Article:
by their descendants.
The story of: Thomas Duppuy, age 16, second cabin ticket number 2636
July 2021: Note from admin. After some random hashtag searching in Twitter this month I came across a tweet from some years ago referencing Thomas Duppuy and I made contact with the writer. Thomas has been on our passenger register with multiple spellings of his surname including DUPRENY, DUPPREY, DUPPEY, DUPPY and DUPPUY. The author of the tweet made contact and turned out to be descended from Thomas' younger brother. Jennie Macfie (in Scotland) has provided this below summary of Thomas and his family so I can get this page started for him, and we hope to exchange further information in the future.
Thomas Duppuy's birth was registered in Clerkenwell, London, last quarter of 1849. It's not a very common name and the age matches with the Netherby passenger. He is also mentioned in the Kew Gardens records as a correspondent from Melbourne, Australia (Admin note: scans below - first letter refers to him trying to save plants during the wreck).
His younger brother Charles Ridley Duppuy was born in London in 1852 and was ordained in the Church of England. He became a Curate in Byker, Newcastle in Tyne, and married Frances (Fan) Woodhouse in 1877 - she was my gt grandmother's next youngest sister, and the Rector of Byker was their father, my gt gt grandfather.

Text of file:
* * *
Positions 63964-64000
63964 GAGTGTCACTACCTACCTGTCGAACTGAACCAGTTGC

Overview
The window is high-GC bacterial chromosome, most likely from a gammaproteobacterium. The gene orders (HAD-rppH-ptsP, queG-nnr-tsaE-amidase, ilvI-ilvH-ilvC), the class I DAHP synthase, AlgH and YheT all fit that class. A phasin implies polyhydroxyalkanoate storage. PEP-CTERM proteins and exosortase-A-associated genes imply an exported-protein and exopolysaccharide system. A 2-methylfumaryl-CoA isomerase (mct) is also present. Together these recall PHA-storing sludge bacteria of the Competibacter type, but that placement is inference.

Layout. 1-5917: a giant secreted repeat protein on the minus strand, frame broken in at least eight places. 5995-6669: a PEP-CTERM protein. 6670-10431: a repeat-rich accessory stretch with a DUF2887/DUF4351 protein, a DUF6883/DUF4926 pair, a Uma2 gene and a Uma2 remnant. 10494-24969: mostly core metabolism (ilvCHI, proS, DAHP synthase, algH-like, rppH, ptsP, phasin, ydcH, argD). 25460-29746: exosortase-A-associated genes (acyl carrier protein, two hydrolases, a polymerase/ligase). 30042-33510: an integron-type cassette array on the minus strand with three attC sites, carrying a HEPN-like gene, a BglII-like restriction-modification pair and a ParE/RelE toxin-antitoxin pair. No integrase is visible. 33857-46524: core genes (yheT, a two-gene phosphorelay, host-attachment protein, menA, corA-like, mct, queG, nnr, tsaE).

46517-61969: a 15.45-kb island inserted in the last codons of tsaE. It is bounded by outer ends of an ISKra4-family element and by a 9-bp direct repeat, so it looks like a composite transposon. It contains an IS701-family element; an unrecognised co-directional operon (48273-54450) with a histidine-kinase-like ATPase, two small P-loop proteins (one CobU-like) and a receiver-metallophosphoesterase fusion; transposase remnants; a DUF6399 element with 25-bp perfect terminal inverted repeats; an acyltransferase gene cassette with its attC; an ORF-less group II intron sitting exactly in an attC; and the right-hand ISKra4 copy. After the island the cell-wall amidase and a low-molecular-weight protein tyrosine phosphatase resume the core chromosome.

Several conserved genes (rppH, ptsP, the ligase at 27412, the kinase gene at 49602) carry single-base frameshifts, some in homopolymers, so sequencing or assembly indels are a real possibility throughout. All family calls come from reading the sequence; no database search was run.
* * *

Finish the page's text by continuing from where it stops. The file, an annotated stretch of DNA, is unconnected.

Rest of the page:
Ridley and Fan Duppuy had 6 children, Charley Ridley (known as Ridley), born 22 Sept 1881 at Tyneside, Newcastle-upon-Tyne, Cecil Evarard, born 6 April 1883, Reading,England and the next 4 in NSW Australia.
Ridley became Bishop of Hong Kong but returned to the UK and retired to Worcester, where he lived with his aunt Bess (I have a letter from them to my grandmother when my father was shot down in 1941).
Fan and her children also returned to the UK after her husband's death in 1891, and lived with her unmarried brother Jack at his vicarage (my gt gt grandfather had insisted that a) all his sons should become clergymen and b) all his daughters should marry clergymen).
Not sure where Thomas Duppuy's dad came from but his mother Maria was born in Germany. There is also the death of a Thomas Duppuy registered in Melbourne in 1916 where it's stated was a widower, born in Belgium, and suffering from depression, which may be a clue.
Source: Jennie Macfie 14 July 2021.
A Trove search brought up this snippet about the Bishop of China.
Two letters by Thomas Duppuy. Held by Royal Botanical Gardens Kew archives (Folder name: Letters_FondsDC FileDC 173_1-350_Item ff1-350). First letter dated 26 July 1866 from the Tankards Hotel Melbourne (where the first and second class passengers stayed). Thomas refers to the wreck and trying to save the plants on board to no avail. Possibility Thomas was a qualified or apprentice botanist.